an old hobby with a new identity…worldwide!

A few days ago I found myself waiting in line at the DMV to get my new drivers’ license.  We all know how that goes.  Fortunately, I was prepared for the humdrum wait with a knitting project and a backup New York Times crossword puzzle book.  This time I opted for the knitting.  I slid down the wall to settle on the floor for lack of actual seating, reached into my bag and pulled out my ball of yarn and knitting (which was resting on size 15 silver addi clicks).  Not really inconspicuous.  But, was I hoping to be?  Interesting. 
 As soon as I got settled into my groove, clacking away, I became lost in my little woven revery.  I found myself people watching, stitch watching, thinking aimlessly, and oh my!  I was even eavesdropping!  The teenagers sitting somewhat nearby were talking about me.  Nothing cheeky or curt; just small comments about the fact that I was ‘actually knitting.’  I even heard one of the girls mention that she thought it was ‘cool’.  Hmm.  And this wasn’t the only quiet attention my behavior was earning me.  I also started to notice people taking second glances, probably wondering what a young, seemingly stylish girl was doing knitting at the DMV.  Even though I noticed this, and felt tiny spurts of heat in my face, I liked the attention.  I felt proud and really cool!  I  stood out because I was doing something completely unique.
I’m reminded of this because today I received a small note from my sister in law in Spain attached to a magazine article from the Metropolitan, a local, English publication in Barcelona.  The article was called Knit One, Purl One by Johanna Bailey and was about the growing knitting community in Barcelona.  The author remembers sitting in a park on World Wide Knit in Public Day in June of 2005.  She talks about feeling somewhat uneasy because of the series of double takes and “expressions of incredulous wonder.”  Somewhat like knitting in the middle of a busy day at the DMV, no?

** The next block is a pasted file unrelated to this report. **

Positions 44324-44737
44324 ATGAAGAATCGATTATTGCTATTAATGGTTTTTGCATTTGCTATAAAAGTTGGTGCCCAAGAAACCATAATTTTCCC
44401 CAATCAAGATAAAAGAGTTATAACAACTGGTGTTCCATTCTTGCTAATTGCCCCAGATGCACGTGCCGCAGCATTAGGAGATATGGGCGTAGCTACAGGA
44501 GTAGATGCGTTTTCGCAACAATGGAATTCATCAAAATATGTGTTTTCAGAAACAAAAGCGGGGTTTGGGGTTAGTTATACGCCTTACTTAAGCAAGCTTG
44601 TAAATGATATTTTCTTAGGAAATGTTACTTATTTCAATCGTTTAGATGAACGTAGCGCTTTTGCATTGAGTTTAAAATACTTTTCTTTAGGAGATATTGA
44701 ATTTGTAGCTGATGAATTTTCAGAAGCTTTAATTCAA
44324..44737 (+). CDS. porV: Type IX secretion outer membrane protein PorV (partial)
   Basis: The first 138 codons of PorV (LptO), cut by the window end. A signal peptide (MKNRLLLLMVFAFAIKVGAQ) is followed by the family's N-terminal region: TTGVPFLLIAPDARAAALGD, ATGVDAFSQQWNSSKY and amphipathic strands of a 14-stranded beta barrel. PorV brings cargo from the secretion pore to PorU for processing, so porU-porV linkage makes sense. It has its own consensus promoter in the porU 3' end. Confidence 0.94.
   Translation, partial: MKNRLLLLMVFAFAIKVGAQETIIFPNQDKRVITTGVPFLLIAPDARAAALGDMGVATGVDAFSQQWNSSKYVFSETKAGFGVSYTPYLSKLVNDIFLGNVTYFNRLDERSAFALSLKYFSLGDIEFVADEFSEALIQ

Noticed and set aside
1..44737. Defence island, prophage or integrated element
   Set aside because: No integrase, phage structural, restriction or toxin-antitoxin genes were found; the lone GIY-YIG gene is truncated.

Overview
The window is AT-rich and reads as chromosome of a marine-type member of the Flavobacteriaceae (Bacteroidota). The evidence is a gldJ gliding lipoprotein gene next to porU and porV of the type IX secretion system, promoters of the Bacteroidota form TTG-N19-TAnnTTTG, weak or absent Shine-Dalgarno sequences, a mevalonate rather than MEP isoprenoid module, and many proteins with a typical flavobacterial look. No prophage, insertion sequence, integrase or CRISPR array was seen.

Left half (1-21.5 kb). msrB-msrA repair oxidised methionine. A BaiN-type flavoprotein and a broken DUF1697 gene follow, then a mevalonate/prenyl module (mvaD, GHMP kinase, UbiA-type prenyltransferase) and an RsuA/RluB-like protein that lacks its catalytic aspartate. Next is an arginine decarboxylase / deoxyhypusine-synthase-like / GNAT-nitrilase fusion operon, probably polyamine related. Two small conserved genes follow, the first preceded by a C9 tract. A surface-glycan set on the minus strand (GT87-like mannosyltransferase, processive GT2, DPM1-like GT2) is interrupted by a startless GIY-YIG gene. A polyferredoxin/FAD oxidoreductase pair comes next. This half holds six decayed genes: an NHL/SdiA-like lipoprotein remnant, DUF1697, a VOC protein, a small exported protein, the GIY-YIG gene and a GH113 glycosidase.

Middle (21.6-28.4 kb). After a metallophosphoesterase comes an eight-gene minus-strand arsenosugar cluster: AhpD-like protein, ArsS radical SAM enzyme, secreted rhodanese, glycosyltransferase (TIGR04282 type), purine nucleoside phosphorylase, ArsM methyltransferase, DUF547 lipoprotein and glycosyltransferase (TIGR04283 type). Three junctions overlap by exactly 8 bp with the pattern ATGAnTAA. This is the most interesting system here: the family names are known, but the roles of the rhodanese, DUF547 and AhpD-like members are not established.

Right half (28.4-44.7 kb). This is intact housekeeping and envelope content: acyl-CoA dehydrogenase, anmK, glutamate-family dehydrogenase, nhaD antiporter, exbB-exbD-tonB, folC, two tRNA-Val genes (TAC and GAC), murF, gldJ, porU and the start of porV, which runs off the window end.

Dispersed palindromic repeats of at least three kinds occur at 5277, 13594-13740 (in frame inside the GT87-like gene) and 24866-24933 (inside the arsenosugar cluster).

As I was reading, I felt especially connected to the part that discussed how knitting has become an empowering hobby for most who do it.  For me, watching something beautiful appear from in between my needles makes me feel very in charge of myself and the things around me.  Silvia Lopez, owner of the wool shop IFIL in Barcelona, Spain says, “Knitting empowers you when you see that you can create something.  You can then take the empowerment and apply it to other parts of your life–maybe you’ll break up with your idiot boyfriend or leave a job you don’t like.”
So, there’s something to be said for the looks we have thrown our way when we pull out or wool in a busy DMV, bus station, airport, doctor’s office, or even the break room.  People recognize our uniqueness and power.  They can plainly see that we have it together enough to take our creative efforts outside and show them off.  And why not?  When it comes to women’s roles, most want to be liberated from the same old, same old.  And even though knitting brings us back to our original place in the line-up, tending to the mending, it actually liberates us because it gives us the power to create whatever we want, wherever we want.  So, needles up ladies and happy knitting!


  1. jessica quadra photography

    great post! i'm happy you enjoyed the article. i have yet to visit these knitting shops, but i'm looking forward to it. i have visited some of the fabric shops in the area, and it's completely true what the writer says about having to know what to ask for and dealing with some snooty lady behind a counter. i miss being able to browse at my own leisure!


  2. Allison

    It's true. When I pull out my kitting in public, I always get looks and comments. People always ask what I'm working on. Also, the elderly love to say “it's so great that you're doing that!”


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